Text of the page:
~ CJC 2001 ~
sponsored by Infinite Illusions

Practice Time

by Sigmund Hewett

What's the problem?

You've got your ball, your ready to go, but you just can't get that butterfly to fly. You practice for hours on end with no avail, the ball just wobbles off the end of your fingers and lands with a sickening thump. In the end you pack it away, frustrated. Maybe contact juggling isn't for you. It's too hard. You won't ever be able to do it.

Sound familiar? It's a phase I went through three times... Luckily my desire to succeed outweighted my frustration, and after a short while my butterfly was smooth, my book of tricks started getting thicker and thicker. What secret discovery did I make? Did I just need more practice?

Not more practice, just smarter practice..

Time is precious, most of us have more in our lives than learning to juggle, we need to make the most of it.

James Ernest writes:

"If you are interested enough in what you are learning, you will make time, and it will pass quickly."

I practice for at least three hours a day on average. I set aside 'Juggling time' after work. I would practice more if I could, but for me at least three hours is a good time.

Learning to Practice.

When asked, "Why are you practicing?" The most common answer is "To learn [insert trick here]."

In actuality you're not, you're learning the skills needed to do the trick.. the trick in itself is the outcome.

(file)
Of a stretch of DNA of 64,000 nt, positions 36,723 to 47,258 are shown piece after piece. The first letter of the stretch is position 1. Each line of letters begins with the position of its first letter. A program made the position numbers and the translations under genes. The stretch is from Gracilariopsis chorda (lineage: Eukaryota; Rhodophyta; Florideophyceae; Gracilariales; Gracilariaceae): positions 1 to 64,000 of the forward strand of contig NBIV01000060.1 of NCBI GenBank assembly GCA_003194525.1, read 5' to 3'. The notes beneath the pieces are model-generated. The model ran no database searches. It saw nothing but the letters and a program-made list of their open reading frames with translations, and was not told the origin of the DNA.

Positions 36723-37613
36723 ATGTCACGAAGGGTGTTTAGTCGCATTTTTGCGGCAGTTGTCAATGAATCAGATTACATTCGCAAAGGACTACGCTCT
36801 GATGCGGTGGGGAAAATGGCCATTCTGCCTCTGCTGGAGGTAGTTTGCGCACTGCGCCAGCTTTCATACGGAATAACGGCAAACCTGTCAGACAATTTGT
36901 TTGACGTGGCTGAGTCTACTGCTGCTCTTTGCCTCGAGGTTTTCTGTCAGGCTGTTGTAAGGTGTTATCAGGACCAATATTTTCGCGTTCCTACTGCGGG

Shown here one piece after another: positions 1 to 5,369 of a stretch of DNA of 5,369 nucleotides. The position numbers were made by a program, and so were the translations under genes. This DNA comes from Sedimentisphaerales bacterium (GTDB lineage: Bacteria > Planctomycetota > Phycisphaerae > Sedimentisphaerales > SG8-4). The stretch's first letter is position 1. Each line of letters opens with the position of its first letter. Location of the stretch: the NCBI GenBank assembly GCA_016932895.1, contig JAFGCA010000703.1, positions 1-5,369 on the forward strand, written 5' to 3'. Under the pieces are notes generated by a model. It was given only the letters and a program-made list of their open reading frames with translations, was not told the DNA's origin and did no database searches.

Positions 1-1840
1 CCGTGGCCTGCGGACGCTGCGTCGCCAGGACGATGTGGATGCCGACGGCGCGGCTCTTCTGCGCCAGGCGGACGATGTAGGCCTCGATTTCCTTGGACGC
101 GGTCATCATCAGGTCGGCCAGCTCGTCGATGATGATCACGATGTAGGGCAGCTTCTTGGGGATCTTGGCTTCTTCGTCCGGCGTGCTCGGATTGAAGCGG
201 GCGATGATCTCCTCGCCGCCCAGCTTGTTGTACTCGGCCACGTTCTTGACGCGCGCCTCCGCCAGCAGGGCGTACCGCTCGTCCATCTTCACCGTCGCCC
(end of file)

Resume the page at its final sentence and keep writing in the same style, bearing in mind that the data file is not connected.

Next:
When you first learn to ride a bicycle you don't just jump on and ride, nor do you leap into a swimming pool and start swimming.. there is a learning process that many of us have forgotten, and need to relearn if we are going to get the most out of our valuable time.

There are three areas we need to address to get the most from our time:

  • Dexterity skills: The hand-eye coordination needed to perform our trick.
  • Motor skills: Getting our body to do what we want, being strong enough to do our trick
  • Reasoning skills: Working out where we went wrong and how to correct it.

I'm not going to get on a zen spirituality chakra thing here. All I ask is that you keep these three things in mind while practicing. People tend to pamper themselves. "My butterfly isn't too bad" "That arm roll is close enough.. I'm only new" We lull ourselves into complacency, and in contact that means a lot of drops. Lets learn to be brutally honest with ourselves as we step forward. Keep a close eye on those mistakes, try and see *why* they happen, and try and come up with ways we can strengthen our weak points.

Starting a session

Before we even pick our ball up we should begin a practice session with a few essentials that are so basic, we overlook them until it's too late.

The practice area: This is a trick I learnt from my toss juggling days. I practice either sitting or kneeling in the center of my bedroom. Why? The nice carpet floor is comfortable, and friendly to my acrylics. While seated I have very little distance to drop a ball, making it easier to retrieve them. Also the body is restricted when sitting, it can't compensate for mistakes. I don't look at this as making tricks harder, simply helping me learn better style. It also makes tricks *easier* when you stand up.

Warming up: take a few minutes to stretch. I do stretches for my hands, shoulders, legs and back. I've found that going through a 'dry run' of the butterfly gets my arms and wrists ready. You will be surprised how much of a difference this will make. We tend to avoid using parts of the body that are uncomfortable, and if we are trying to learn something thats not quite natural, we have more success if we are limber than stiff.

Crystal Ferret Writes:

Most definitely by stretching your shoulders you are:
  1. less likely to injure yourself trying to save a "thrown move" and
  2. your butterflys will be presented to your viewing audience in a more visual aspect.